Kennedy and Vietnam: Public and
During Kennedy's tenure as president, he never delivered a major address about Vietnam, nor did the national press become alert to Vietnam as a major issue until 1963, his final year in office. Much of the open conflict with the Diem regime erupted during that summer, when Kennedy was beleaguered by intense civil rights demonstrations, facing a filibuster by Southern Democrats, and trying to persuade the Senate to ratify a nuclear test ban treaty. The summer ended on a sad note for him and his wife with the premature birth of their son, Patrick, and his death two days later.
Buddhist protests over religious restrictions imposed by the Diem government signaled the internal dissension in South Vietnam, exposing an autocratic government that was losing internal support. Diem, a staunch Roman Catholic, had maintained the nation with U.S. aid and advisors, but had not come close to the U.S. vision of a showcase for democracy, economic growth, and stability after eight years in office.
Kennedy had not wavered from Truman's "policy of containment" or Eisenhower's "domino theory," both hallmarks of U.S. policy against the spread of communism. "Containment," the guiding principle of Truman's administration, known as the Truman Doctrine, was the policy that any nation fighting totalitarianism to maintain its independence would receive economic and military aid from the United States. The aid Truman sent to Greece and Turkey in 1944 and 1945 proved to be decisive in keeping these nations from succumbing to communist rule.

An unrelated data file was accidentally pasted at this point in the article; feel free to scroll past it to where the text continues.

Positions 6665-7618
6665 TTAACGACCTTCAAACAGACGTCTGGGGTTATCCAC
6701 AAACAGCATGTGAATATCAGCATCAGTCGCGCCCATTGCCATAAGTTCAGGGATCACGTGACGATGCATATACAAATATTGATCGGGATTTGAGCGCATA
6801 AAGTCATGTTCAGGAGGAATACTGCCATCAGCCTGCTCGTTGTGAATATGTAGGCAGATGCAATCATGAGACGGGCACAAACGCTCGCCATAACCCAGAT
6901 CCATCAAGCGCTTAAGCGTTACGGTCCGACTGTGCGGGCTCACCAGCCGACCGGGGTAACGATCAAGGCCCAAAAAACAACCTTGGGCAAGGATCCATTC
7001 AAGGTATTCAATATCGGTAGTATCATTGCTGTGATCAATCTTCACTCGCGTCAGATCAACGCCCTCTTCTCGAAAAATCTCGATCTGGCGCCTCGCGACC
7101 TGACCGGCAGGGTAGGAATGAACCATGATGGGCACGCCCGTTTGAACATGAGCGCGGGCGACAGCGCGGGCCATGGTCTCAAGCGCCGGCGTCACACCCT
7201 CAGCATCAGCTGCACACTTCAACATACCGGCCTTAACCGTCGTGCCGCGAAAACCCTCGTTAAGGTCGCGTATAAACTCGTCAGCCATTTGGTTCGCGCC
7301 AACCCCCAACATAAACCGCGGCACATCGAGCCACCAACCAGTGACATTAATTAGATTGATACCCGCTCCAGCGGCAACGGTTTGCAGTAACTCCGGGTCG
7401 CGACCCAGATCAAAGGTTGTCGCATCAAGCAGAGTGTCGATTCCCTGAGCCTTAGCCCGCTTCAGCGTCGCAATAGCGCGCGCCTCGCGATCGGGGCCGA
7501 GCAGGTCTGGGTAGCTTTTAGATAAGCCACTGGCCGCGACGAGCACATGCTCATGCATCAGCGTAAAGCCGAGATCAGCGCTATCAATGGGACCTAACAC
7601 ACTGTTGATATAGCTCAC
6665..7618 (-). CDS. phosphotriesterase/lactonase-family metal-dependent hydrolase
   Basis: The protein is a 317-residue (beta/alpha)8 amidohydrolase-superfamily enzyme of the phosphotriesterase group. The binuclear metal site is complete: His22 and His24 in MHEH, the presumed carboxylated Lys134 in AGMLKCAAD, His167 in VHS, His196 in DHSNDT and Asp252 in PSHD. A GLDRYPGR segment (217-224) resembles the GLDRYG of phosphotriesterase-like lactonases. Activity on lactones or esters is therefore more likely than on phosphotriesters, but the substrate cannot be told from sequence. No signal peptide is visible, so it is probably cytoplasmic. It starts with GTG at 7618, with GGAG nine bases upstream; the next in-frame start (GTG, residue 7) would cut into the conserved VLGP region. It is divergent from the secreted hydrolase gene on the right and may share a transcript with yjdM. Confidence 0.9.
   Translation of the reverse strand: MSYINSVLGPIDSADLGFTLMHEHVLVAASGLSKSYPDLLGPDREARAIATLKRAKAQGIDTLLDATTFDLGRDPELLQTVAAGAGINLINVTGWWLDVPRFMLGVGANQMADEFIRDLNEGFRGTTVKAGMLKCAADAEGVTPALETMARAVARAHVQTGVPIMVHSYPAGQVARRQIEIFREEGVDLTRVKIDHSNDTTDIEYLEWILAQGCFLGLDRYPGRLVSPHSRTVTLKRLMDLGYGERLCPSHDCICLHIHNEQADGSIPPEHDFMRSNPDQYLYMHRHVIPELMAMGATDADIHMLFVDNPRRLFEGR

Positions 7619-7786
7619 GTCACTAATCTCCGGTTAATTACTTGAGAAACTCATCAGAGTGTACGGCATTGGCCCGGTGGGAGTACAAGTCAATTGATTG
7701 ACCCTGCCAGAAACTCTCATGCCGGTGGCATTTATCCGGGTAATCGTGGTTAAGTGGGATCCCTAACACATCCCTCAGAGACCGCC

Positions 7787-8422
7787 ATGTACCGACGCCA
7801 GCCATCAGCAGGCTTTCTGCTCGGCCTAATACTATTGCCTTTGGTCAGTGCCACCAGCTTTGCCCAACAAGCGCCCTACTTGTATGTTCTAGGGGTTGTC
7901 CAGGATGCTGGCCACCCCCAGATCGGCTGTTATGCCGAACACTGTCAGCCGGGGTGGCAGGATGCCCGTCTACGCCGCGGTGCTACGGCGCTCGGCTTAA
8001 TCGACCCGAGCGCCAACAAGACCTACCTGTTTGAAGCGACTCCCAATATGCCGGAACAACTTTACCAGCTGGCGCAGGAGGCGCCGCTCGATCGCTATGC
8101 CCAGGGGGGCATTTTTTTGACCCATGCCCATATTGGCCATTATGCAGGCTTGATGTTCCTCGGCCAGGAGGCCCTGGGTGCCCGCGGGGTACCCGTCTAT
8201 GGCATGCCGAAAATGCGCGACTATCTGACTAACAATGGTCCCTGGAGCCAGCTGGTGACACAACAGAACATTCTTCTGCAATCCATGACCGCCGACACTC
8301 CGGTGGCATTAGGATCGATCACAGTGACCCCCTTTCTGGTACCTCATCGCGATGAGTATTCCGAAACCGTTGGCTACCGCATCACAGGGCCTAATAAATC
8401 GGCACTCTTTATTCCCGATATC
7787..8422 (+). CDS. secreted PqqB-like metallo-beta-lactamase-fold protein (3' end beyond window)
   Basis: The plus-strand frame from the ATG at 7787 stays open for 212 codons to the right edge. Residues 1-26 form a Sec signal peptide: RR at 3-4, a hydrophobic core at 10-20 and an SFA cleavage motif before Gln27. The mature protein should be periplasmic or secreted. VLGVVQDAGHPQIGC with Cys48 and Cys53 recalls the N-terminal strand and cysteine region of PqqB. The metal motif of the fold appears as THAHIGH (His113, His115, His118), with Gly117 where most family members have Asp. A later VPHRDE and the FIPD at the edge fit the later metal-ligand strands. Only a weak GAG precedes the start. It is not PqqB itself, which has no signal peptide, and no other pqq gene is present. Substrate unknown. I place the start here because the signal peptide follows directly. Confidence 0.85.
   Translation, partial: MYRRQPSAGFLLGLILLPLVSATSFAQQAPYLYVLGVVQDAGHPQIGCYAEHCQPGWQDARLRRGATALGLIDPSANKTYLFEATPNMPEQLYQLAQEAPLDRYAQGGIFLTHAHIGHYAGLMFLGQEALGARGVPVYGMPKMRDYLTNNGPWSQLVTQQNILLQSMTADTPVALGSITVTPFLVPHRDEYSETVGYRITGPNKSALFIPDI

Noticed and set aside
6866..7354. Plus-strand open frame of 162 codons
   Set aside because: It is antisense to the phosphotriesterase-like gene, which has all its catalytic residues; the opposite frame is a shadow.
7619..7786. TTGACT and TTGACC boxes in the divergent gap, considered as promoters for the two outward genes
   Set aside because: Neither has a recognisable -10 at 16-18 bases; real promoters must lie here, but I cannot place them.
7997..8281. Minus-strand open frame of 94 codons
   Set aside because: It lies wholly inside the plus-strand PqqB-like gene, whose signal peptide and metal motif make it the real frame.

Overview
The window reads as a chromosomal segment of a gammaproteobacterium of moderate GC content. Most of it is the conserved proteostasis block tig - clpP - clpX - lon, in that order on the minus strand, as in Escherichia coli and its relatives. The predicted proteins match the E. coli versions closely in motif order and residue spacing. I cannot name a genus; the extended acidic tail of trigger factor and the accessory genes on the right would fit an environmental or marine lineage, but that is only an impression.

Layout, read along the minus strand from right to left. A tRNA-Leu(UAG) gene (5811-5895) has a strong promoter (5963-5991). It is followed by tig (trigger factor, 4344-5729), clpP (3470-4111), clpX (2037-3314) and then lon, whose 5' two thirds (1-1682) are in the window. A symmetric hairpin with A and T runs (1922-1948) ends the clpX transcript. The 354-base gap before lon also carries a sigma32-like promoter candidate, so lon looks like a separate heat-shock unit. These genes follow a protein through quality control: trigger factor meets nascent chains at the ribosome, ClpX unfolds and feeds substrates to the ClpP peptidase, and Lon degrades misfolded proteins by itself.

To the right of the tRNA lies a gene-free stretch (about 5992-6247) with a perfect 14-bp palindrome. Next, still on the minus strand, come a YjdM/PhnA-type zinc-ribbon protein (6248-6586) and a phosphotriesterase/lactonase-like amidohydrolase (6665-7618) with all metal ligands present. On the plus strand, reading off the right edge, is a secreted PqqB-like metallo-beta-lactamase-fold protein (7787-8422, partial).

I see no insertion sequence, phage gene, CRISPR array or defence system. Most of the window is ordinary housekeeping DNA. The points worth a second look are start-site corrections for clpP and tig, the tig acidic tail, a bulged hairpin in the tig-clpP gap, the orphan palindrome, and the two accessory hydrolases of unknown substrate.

Eisenhower applied this principle in Southeast Asia. After the French withdrawal, the Geneva accords had partitioned Vietnam into North Vietnam above the Seventeenth Parallel and South Vietnam below. Not only did Eisenhower wish to contain the Communists in North Vietnam, but he also espoused a "domino theory" that if the Communists succeeded in controlling Vietnam, they would move to control all of Southeast Asia. 1 Lost in the equation of Vietnam during this period was the figure